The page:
With their flagship set left in the dust, Nokia unveiled the N900, a stunning piece of hardware that ran on Maemo 5, the desktop-like Linux based OS previously used power Nokia's internet tablets. The set with its stunning screen and user interface, coupled to the stellar hardware, seemed to be a answer to my prayers and once I again I bought into the hype.

This time the hype lasted several months long. If you could get over the limited apps available for the set, all was hunky dory except for the fact that the phone only operated in landscape mode. Nokia had promised a firmware update within two months of release to enable portrait operation, but the placement of the lockscreen key meant that this was a promise Nokia did not intend to keep. So six months later I was with a phone that was uncomfortable to use despite its amazing hardware and software. I sold it in exchange for HTC Legend on a whim.

Within the first few minutes, several things struck me:
1) Android was far more user friendly and customizable than any other system
2) The desktop customization alone ran rings around anything offered by Symbian
3) Android Market was teeming with good apps
4) The contacts from Google and various services such as Facebook were seemlessly synchronized
5) Multitouch with kinetic scrolling meant that operating the phone after anything by Nokia was equivalent to driving a Ferrari after a motorcycle.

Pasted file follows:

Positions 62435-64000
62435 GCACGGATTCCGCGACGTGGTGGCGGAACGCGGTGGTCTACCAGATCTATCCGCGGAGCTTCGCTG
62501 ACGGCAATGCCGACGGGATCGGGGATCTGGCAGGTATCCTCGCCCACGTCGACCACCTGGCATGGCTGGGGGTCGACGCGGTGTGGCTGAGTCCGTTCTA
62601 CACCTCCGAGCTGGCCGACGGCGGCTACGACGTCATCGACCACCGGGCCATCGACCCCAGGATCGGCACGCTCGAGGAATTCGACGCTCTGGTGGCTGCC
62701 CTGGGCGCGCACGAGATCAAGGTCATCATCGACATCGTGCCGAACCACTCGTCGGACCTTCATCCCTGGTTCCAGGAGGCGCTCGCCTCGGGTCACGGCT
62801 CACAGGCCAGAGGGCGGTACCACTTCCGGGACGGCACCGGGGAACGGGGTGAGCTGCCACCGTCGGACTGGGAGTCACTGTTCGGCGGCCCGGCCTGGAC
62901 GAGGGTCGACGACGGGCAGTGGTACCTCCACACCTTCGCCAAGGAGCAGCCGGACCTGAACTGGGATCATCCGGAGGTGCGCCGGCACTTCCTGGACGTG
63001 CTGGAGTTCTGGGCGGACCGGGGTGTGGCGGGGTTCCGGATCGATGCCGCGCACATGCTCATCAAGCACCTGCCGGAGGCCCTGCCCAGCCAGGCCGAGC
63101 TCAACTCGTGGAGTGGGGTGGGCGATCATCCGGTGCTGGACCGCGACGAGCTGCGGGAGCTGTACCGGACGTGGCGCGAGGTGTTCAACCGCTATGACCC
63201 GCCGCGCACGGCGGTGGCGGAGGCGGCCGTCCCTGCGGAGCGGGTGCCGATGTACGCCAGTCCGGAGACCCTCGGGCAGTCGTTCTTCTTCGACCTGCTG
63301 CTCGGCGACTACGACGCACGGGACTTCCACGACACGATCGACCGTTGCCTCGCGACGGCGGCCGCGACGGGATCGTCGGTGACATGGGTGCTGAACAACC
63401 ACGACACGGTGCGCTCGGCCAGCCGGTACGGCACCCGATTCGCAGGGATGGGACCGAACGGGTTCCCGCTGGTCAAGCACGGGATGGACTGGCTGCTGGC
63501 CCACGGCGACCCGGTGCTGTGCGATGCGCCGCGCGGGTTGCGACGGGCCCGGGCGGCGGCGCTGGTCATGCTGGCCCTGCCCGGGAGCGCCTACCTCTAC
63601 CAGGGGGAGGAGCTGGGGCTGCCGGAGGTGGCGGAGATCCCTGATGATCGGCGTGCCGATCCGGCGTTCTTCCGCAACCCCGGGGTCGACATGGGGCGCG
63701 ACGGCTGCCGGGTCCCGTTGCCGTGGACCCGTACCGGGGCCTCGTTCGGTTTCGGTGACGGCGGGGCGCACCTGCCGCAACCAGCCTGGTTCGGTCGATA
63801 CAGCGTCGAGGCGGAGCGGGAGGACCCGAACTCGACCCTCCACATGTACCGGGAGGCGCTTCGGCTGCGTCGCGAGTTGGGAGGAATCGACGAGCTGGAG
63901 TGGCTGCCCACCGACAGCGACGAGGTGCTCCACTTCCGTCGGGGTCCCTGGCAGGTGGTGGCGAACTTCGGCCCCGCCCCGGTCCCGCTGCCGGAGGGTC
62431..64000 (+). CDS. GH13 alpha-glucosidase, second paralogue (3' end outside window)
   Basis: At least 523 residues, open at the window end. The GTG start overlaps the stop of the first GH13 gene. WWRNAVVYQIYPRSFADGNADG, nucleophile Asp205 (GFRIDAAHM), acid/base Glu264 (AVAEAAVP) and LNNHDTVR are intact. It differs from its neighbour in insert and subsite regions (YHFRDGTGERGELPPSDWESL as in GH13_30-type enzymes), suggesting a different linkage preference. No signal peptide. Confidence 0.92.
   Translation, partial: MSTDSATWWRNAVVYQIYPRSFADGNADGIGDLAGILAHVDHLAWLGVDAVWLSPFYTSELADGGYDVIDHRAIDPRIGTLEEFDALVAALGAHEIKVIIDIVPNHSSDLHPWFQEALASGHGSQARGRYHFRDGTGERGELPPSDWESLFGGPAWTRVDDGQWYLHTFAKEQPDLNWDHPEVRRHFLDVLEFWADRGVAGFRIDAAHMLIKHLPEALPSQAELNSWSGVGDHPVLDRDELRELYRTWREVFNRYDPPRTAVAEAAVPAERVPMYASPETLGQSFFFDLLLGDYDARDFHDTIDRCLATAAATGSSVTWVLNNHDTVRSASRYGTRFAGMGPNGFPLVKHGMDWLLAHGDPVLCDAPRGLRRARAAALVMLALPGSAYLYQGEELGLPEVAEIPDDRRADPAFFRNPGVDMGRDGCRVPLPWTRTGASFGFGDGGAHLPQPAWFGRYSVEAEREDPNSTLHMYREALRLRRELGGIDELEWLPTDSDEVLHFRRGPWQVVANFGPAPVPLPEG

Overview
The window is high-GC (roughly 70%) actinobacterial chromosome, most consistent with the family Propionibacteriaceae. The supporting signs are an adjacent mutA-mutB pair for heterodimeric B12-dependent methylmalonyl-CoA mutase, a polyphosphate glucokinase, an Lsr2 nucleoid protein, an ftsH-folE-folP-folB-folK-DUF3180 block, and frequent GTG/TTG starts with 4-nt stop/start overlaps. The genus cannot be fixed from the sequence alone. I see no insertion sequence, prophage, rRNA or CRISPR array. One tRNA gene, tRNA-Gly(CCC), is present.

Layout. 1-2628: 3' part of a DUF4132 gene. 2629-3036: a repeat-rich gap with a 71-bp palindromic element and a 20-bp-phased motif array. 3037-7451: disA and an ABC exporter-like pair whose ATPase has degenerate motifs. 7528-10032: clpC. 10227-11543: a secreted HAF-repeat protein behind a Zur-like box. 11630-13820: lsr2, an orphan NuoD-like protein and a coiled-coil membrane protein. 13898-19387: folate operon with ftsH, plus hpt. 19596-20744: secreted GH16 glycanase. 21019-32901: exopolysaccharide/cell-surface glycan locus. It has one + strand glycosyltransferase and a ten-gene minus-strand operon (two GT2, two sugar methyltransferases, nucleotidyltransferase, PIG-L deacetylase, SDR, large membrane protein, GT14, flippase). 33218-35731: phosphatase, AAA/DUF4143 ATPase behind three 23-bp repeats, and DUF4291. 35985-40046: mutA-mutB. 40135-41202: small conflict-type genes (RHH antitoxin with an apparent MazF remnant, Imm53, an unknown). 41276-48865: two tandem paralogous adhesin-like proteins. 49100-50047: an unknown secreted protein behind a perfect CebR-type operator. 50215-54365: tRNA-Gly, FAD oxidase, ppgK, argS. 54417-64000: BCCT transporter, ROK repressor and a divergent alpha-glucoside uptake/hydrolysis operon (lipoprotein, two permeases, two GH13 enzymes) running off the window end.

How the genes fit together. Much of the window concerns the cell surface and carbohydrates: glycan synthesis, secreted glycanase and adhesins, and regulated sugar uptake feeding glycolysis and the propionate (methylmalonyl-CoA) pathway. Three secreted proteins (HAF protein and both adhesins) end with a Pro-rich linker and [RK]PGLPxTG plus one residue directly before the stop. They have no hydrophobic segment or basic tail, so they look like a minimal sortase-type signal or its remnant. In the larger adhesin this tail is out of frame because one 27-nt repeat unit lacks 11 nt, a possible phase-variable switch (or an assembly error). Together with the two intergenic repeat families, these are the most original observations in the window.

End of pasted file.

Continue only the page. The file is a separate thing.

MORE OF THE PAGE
6) The Symbian app menu was and is a horrible place to be.
7) By sticking to conservative processors in the interest of battery life, Nokia ensured that their sets were slow and ungainly in terms of performance.
8) Nokia deliberately killed any hopes of being able to compete with iOS and Android by ditching Maemo and then Meego, and deciding to go with Windows Phone.

Within those few minutes I realized what I was missing by sticking to Nokia. The world had moved on. Nokia swindled its users out of user interface improvement by taking years to implement simple things such as kinetic scrolling and customizable homescreens. Today's Belle system by Nokia looks and feels like a pale imitation of the Android interface.

Having lost hundreds of thousands of my hard earned cash to faulty devices from Nokia, I will not regret one bit when the inevitable bankruptcy comes. The entire Nokia user base missed out on two years of innovation following the launch of iPhone and then Android, which redefined how mobile phones were to be used. Nokia had the guts to charge top drawer prices for devices which were clearly inferior. I think this way not by way of revenge, but simply because Nokia deserves it.

I will also hold blogs like responsible for criminally misrepresenting the true picture in the mobile landscape. Through useless, irrelevant comparisons, dreaming up fictitious scenarios where a particular Nokia set was destined to excel the rivals, meaningless comparisons, and offering ridiculous workarounds for situations where a rival system clearly had the functional advantage, blogs such as these ensured that their readers remained a false sense of superiority. Visit the blog today, read the forum comments and see for yourselves.

Interestingly enough, AAS banned me from using its forums about two years ago when I started blowing apart their bias and attempts to mislead users. That ban has only recently been lifted. Too bad I now have absolutely no interest in visiting that site except for comic relief.

How times change.